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Truth about computer security hysteria
Truth About Computer Security Hysteria

Rob Rosenberger

Another urban legend in the making

Rob Rosenberger, Vmyths co-founder
Thursday, 29 April 1999 I BELIEVE USERS will write off an excessive number of computers as "physically destroyed" by CIH. We'll never learn the true number, either. The media will quickly raise Monday's event to urban-legend status, antivirus vendors will use it to sell more software, and I'll remain frustrated with all the shallow assumptions. What do I mean by "the true number of physically destroyed PCs"? Put yourself in the shoes of a user sitting in front of a dinosaur just barely capable of running Windows 95. I know this may sound bizarre to people who get a new computer every other year, but you'll find 386 & 486 machines in many Fortune firms. Antivirus vendors still update their Windows 3.1 packages because a viable market still exists for them.
Did CIH trash your com­pu­ter? Con­grats! Your boss will give you a new PC as a re­ward for your care­less­ness. Every­one who prac­ticed "safe hex" will be punished with their same old dino­saur equipment.
So! There you sit, wondering why your Flintstone computer won't start up. Another old PC in your office exhibits the same problem, so you call the local repair guy. "Uh-oh, it sounds like you got attacked by the CIH virus," he says. "It physically destroys computers, you know..." As the morning drags on, you learn this deadly "mother of all viruses" can literally turn your PC into a doorstop. You and the assistant manager march into the manager's office to pronounce your machines dead. "We need new PCs," you tell the boss. "The repair guy says they're doorstops now. There's nothing we can do to save them." Your computer doesn't even have a FlashBIOS — but you and your boss don't know this. He quickly reads the horror stories, lingers for a moment on the part about how CIH destroys motherboards in certain cases, then says "okay, we'll order new equipment." Hurray! "While you're at it, we need new monitors and keyboards and mice and printers. I've told you for over a year I need a CD-ROM drive, so please make sure mine comes with one." Before the manager can complain, you say "and your assistant here needs a CD-ROM drive too." You hear a sigh, then "all right, find a typewriter and do up the paperwork for my signature." You make no attempt to learn if you can put the dinosaur PCs back into production. Who can blame you? Even if someone reformatted the hard disk, you'd still find a way to rationalize all the new equipment. "Oh, this printer probably isn't why-too-kay compliant anyway..." In the end, your manager will blame a malicious virus for destroying perfectly good computers, monitors, printers, keyboards, and mice. The total cost of CIH will include the price of Office 97, laptops, 21" monitors, color printers, KVM switches, etc. CIH's rampage will also "force" everyone to buy antivirus software they never before needed. Tack it onto the total bill.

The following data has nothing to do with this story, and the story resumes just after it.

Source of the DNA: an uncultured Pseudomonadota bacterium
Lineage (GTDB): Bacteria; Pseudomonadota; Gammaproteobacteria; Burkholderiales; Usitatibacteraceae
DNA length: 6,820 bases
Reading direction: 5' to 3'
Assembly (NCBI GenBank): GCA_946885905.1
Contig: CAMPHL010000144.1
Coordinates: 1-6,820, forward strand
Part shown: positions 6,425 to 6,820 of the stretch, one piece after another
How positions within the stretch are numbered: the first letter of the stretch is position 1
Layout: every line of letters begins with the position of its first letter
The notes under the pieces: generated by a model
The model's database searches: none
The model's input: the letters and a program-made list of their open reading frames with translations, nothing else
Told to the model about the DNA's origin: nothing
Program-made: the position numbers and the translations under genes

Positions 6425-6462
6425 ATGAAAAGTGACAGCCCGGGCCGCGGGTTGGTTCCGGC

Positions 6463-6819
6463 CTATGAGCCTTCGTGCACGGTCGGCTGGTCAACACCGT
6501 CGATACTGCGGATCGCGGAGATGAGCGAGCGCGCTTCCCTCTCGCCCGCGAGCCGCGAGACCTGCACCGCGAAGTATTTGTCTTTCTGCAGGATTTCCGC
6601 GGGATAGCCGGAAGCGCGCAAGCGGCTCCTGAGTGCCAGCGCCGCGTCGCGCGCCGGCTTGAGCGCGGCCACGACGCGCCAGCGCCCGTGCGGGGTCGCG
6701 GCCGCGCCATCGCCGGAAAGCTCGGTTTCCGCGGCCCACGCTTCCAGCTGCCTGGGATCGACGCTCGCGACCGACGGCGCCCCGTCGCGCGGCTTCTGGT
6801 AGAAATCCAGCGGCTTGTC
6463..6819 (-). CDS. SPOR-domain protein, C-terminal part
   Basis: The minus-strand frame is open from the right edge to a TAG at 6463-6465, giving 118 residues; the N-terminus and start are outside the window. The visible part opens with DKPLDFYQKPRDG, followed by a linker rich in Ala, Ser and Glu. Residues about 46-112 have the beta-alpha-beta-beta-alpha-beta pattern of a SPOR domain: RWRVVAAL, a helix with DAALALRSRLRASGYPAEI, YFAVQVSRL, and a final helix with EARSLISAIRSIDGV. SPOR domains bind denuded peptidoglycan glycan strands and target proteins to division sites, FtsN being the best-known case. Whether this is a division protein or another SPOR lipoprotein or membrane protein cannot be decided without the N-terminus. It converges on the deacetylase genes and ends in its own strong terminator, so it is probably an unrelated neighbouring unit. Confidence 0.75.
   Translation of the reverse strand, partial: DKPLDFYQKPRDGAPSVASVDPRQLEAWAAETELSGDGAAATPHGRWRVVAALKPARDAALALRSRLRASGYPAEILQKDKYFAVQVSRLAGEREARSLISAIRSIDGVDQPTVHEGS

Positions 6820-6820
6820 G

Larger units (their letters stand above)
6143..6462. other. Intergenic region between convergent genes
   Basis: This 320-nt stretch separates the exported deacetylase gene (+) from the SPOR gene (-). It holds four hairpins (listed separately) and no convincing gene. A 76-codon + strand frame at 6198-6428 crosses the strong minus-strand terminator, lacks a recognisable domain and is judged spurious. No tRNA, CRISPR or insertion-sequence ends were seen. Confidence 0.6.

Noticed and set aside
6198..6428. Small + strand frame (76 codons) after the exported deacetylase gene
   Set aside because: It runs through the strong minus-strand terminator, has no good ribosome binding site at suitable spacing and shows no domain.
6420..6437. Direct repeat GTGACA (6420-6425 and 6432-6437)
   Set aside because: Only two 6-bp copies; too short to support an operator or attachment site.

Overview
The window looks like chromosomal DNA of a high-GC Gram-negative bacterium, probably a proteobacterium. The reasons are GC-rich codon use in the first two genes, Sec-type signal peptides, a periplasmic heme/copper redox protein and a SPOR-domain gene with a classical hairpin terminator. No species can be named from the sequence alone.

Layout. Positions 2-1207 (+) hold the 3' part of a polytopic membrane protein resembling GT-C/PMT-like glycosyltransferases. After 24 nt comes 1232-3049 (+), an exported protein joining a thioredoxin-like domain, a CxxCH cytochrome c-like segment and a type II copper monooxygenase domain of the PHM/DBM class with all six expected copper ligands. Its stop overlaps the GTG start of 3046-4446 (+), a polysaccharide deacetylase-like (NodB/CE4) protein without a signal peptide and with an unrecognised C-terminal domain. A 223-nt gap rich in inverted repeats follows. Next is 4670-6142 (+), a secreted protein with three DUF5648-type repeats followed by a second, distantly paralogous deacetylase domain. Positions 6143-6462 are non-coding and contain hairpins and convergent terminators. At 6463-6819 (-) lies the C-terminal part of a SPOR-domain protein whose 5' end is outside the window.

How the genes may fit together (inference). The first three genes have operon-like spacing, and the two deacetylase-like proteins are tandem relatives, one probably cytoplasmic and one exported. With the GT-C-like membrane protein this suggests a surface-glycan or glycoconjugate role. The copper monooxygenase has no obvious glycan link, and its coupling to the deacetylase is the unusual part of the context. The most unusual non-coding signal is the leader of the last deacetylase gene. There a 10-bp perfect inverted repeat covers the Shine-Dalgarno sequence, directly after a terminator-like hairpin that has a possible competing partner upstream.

IT DOESN'T SERVE the world's best interests to uncover the truth:
  • The truth doesn't serve antivirus vendors' best interests. Why would they want to deflate wild figures coming from the mouths of government officials? Remember, fear sells software in the computer security industry. Those figures make for great advertising.
  • The truth doesn't serve government officials' best interests. Why would they want to call a press conference in the name of accuracy? These numbers really don't make a difference.
  • The truth doesn't serve computer makers' best interests. They make a sale whenever someone throws away a perfectly good computer.
  • The truth doesn't serve victims' best interests. They get rewarded with a new PC for letting a virus infect their computers.
  • The truth doesn't serve computer repairmen's best interests. They can quietly reuse or cannibalize those perfectly good PCs.
  • The truth doesn't serve black market best interests. You can usually sell a perfectly good PC to someone.
  • The truth doesn't serve computer security managers' best interests. They can use inflated CIH statistics to further their cause.
The world won't care how many wrist rests and flatbed scanners get tacked onto CIH's bar tab. Everyone would have tacked those costs onto Y2K's bar tab anyway...